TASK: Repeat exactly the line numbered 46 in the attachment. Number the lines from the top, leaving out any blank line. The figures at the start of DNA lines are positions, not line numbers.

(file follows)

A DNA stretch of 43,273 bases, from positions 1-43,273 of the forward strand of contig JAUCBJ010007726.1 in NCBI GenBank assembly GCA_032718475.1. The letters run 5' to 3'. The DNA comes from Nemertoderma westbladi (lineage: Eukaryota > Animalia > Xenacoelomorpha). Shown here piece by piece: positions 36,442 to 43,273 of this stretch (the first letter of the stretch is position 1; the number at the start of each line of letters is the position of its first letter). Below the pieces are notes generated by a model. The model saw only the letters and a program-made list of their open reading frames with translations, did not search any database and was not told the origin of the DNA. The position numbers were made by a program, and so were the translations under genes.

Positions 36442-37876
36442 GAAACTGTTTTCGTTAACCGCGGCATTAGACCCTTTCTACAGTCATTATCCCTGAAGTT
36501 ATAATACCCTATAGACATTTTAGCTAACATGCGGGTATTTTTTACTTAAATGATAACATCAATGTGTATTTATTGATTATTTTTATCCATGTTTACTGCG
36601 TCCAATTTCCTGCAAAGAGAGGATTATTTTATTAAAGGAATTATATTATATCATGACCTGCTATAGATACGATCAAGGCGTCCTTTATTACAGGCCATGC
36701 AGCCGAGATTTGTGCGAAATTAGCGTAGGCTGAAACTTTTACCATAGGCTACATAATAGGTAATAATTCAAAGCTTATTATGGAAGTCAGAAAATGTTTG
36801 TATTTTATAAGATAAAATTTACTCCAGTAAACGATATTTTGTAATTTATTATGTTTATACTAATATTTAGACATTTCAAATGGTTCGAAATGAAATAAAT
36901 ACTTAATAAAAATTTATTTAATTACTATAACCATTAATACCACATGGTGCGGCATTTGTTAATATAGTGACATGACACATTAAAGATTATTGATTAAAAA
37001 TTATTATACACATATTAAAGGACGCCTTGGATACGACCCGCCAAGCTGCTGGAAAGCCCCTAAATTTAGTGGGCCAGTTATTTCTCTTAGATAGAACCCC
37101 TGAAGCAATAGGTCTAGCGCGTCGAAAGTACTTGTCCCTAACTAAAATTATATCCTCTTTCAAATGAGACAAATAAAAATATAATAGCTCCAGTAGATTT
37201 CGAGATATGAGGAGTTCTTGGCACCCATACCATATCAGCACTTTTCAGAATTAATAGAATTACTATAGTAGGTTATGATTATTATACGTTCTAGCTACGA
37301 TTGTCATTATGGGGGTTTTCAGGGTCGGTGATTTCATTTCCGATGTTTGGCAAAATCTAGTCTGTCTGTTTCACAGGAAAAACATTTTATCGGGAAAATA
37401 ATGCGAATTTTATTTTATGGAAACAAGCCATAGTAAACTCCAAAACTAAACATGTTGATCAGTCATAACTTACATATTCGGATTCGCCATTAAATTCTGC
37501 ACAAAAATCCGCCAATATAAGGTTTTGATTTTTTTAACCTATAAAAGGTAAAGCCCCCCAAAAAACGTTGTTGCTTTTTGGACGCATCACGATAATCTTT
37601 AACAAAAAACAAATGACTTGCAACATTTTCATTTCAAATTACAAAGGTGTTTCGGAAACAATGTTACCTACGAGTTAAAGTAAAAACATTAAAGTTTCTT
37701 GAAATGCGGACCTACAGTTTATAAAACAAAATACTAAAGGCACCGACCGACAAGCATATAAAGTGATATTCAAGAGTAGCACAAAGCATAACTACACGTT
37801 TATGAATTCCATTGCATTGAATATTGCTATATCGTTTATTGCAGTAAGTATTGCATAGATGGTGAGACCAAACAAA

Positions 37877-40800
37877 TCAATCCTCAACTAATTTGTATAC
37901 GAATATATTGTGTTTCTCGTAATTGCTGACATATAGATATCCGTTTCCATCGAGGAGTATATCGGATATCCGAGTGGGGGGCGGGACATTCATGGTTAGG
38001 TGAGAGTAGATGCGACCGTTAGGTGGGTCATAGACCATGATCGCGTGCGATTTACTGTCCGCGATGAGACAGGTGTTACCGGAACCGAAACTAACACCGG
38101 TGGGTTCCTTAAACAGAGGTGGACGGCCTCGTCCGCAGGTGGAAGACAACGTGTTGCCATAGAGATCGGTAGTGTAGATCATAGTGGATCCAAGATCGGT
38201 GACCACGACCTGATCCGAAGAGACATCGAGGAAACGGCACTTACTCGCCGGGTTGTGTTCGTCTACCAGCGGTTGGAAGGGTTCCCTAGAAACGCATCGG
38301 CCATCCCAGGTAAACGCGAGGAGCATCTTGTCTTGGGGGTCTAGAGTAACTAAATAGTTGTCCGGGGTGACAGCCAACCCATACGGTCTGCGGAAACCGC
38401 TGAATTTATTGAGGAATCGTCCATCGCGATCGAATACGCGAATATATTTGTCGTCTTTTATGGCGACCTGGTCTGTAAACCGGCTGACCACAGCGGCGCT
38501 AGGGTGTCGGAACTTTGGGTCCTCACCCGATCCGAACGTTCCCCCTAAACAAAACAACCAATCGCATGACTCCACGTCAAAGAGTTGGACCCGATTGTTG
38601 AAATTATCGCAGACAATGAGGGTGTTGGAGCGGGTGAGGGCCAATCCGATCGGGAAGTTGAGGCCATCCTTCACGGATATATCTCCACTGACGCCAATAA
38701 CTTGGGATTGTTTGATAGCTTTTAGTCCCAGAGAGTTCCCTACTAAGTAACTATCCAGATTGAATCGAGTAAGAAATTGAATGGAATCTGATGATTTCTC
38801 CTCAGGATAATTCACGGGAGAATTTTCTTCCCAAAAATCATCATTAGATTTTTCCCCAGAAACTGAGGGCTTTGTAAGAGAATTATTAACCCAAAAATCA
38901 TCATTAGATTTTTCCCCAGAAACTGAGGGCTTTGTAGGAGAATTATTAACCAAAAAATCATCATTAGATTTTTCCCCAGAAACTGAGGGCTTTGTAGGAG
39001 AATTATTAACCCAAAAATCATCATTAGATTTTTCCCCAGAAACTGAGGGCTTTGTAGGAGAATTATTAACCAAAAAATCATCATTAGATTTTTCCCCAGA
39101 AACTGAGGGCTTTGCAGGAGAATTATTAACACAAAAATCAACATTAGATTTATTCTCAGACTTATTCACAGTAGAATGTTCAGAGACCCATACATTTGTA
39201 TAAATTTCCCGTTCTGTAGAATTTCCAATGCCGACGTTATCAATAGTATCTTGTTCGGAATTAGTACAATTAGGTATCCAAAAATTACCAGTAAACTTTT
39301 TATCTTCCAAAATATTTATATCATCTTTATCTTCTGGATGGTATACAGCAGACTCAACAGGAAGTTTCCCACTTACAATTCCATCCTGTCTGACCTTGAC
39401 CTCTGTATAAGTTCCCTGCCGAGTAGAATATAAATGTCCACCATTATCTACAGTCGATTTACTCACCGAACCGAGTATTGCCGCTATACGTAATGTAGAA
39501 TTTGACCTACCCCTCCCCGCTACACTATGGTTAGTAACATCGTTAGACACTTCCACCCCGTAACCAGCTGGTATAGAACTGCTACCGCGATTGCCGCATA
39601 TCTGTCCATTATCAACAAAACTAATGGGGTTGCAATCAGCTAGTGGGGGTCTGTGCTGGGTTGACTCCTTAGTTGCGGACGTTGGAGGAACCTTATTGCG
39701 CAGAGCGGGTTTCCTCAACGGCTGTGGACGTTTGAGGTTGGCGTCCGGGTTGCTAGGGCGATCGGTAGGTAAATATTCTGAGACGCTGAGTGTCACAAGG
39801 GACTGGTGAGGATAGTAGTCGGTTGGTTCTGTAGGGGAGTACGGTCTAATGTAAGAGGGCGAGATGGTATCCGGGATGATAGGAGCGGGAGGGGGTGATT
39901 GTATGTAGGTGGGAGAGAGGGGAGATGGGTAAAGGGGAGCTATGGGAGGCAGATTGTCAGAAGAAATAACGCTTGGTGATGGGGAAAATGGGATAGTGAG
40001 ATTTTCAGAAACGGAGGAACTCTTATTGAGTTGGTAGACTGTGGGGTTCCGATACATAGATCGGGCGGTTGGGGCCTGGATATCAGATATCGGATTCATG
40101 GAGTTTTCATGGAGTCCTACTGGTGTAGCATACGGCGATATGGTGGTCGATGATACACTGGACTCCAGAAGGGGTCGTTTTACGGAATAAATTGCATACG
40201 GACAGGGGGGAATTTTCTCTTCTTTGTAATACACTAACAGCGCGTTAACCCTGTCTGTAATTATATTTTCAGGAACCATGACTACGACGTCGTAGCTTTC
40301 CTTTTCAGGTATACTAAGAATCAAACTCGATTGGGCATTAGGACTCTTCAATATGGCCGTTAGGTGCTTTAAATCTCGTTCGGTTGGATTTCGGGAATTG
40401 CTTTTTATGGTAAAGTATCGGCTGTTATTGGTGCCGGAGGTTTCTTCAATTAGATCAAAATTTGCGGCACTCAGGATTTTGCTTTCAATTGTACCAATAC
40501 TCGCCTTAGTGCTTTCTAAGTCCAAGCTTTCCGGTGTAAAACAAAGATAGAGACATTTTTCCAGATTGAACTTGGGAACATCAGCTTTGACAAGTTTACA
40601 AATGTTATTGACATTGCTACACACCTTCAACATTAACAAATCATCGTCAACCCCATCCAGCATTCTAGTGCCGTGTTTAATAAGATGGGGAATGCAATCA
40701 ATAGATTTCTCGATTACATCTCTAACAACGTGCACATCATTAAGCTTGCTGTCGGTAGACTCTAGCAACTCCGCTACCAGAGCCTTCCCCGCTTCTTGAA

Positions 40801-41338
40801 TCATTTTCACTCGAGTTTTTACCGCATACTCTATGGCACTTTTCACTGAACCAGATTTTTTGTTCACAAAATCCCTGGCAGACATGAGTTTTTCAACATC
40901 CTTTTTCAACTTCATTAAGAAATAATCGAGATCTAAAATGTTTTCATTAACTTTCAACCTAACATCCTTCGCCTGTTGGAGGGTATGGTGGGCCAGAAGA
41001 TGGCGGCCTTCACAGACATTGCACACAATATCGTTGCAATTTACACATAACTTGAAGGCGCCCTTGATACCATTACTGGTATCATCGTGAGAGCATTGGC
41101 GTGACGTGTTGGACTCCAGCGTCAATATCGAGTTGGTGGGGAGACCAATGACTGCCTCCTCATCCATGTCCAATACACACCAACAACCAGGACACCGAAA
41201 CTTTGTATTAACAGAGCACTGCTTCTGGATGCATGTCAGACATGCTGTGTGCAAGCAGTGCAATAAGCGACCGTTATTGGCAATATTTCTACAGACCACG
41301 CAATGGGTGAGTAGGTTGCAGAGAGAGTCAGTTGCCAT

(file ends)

40501 TCGCCTTAGTGCTTTCTAAGTCCAAGCTTTCCGGTGTAAAACAAAGATAGAGACATTTTTCCAGATTGAACTTGGGAACATCAGCTTTGACAAGTTTACA